Canyonlands National Park features more than 337,000 acres of incredibly scenic and colorful landscape. The park is separated by the Colorado and Green Rivers into three main districts–The Maze, Island in the Sky, and The Needles, plus remote Horseshoe Canyon which is geographically separated. The two rivers join at the Confluence, and have been a significant force in sculpting the deep sandstone canyons, as well as offering world-class white water adventure.
Each district in Canyonlands shares remote desert qualities but each also has its own distinct character. There are no roads which connect the districts, so it’s best to settle on a section and plan to spend a few days exploring. The Maze district on the western edge of the park is accessible from Hanksville, and is just one more reason to visit Capitol Reef Country.
The Maze section of Canyonlands is one of the most spectacular and remote wilderness areas in Utah. Here in The Land of the Sleeping Rocks the Maze is bordered by the Orange Cliffs of Glen Canyon, and is defined by sheer cliffs, canyons, and ravines sculpted by water and gravity. Strenuous trails lead to Shot Canyon, Water Canyon, Horse Canyon and more. Four-wheel drive roads in the Maze are extreme. Flint Trail is one of the most popular, but can be closed during winter and slippery when wet. Expect to spend several days exploring this area and come well-prepared as there are no amenities such as food, gas, or potable water here (you can find all of this in Hanksville). Bring at least one full-size spare tire, a high-lift jack, gas, water, and tire chains in the winter. This section of Canyonlands can be reached from Hanksville via Highway 24 to the unpaved Lower San Rafael Road (County Road 1010), near Goblin Valley. From here, it’s about 48 miles to the Hans Flat Ranger Station, and then another three to six hours to reach the canyons. While it’s generally easy for passenger vehicles to travel the county road, a high-clearance vehicle is required once inside the park. The Hans Flat Ranger Station is open during the day year-round.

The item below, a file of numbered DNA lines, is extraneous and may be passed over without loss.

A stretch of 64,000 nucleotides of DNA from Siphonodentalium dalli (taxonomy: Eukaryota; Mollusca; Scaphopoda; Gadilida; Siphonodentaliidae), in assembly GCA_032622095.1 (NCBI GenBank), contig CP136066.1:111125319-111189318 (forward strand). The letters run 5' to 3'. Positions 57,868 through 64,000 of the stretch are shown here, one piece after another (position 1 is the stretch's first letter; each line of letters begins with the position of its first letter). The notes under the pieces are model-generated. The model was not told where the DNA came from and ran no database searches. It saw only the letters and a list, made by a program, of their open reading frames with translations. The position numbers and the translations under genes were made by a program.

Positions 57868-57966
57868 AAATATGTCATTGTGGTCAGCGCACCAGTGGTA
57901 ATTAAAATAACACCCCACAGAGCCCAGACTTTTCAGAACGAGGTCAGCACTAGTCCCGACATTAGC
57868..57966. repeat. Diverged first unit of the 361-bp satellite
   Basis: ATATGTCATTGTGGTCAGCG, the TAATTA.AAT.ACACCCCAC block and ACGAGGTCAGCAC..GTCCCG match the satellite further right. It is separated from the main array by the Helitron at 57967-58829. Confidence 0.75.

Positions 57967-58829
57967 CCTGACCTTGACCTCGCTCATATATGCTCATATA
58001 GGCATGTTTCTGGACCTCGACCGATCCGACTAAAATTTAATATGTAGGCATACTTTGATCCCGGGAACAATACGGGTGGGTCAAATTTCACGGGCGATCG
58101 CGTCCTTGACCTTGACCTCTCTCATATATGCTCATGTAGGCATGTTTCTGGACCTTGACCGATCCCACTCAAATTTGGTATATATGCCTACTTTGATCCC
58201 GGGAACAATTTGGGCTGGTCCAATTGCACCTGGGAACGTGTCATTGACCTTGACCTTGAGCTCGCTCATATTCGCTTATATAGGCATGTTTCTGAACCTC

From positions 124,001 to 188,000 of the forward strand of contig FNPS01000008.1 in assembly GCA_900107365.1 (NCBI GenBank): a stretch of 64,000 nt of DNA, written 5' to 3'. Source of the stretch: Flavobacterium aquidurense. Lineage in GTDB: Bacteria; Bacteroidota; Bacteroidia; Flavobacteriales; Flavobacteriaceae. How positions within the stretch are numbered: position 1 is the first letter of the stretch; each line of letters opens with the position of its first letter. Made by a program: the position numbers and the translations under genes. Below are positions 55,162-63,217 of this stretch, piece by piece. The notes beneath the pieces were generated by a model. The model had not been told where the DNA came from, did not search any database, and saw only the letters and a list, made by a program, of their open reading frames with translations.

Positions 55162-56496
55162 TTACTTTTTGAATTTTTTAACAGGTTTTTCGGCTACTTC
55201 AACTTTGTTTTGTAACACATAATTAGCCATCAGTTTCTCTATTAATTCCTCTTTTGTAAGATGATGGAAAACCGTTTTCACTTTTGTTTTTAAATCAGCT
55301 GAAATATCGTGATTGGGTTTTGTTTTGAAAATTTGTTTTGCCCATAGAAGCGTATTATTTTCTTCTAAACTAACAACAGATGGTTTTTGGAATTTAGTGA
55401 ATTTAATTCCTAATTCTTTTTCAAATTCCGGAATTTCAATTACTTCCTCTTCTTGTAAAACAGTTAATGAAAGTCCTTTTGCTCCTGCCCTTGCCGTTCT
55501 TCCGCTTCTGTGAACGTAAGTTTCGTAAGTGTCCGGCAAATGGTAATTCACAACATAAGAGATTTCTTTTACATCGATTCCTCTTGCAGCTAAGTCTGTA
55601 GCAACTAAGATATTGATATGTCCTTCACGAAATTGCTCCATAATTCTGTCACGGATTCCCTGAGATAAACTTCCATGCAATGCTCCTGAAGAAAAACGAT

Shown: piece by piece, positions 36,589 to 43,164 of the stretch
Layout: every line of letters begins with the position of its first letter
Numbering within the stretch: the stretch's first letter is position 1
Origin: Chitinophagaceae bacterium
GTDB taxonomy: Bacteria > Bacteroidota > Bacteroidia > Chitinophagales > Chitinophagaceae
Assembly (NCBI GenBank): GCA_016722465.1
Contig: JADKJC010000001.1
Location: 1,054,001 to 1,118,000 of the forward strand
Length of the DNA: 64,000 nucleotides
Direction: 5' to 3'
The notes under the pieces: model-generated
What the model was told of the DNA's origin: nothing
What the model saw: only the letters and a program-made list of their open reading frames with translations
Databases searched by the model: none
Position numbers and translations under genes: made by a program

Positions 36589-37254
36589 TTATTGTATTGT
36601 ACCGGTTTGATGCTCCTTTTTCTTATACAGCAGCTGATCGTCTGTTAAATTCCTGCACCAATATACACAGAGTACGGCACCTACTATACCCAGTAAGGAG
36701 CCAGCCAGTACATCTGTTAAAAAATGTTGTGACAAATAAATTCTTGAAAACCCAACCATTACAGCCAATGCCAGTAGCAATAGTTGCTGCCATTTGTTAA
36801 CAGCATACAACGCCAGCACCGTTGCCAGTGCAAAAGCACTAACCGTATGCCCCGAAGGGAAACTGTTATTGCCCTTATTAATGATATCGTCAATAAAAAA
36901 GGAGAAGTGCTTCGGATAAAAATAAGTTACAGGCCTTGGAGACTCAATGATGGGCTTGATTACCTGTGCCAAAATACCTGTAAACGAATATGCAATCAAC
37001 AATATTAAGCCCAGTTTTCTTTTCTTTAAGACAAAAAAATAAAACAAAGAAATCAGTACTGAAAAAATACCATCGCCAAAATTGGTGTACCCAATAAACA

Horseshoe Canyon is located northwest of the Maze district and can be reached from the 31-mile unpaved Robbers Roost Road, or from a four-wheel drive track from the Maze. This small district, about five square miles, is well known for its hundreds of ancient Indian pictographs, accessible from a rocky, two-mile spur road that leads into the galleries. Art lovers, history buffs, and adventurers alike may want to tackle the strenuous 3.25-mile trail that leads to The Great Gallery, showcasing some of the best preserved rock art on the Colorado Plateau. The trail follows a sandy dry wash, and descends 600 feet below the slick-rock canyon rim. Guided fall season and springtime hikes in Horseshoe Canyon can be arranged through the Maze district.
Island in the Sky, Horseshoe Canyon, and the Needles districts are the best options for single day trips. The Maze is ideal for multi-day to week-long back-country trips, mountain biking, extended hiking, four-wheel adventures, boating on the Colorado River, or rafting on the white waters of Confluence. Summer and winter temperatures can be extreme, with fluctuations of up to 40 degrees in a single day. There is no public transportation available to or within Canyonlands National Park. Back-country permits are required for overnight camping. Solar power provides all of the electrical needs in Hans Flat. There are many campsites within the park and the closest to Hans Flat include High Spur (45 minutes); Flint Seep, Happy Canyon and The Neck (1 hour), Golden Stairs (1.5 hours), Panorama Point and Cleopatra’s Chair (2 hours). Campsites from two to 4 hours from the ranger station include Maze Overlook, Ekker Butte, and Teapot Rock. Chimney Rock, Doll House, Standing Rock, and The Wall all require a five to six hour drive. There are limited spots at each campsite, and it’s first come, first served.
Read more about Canyonlands – here.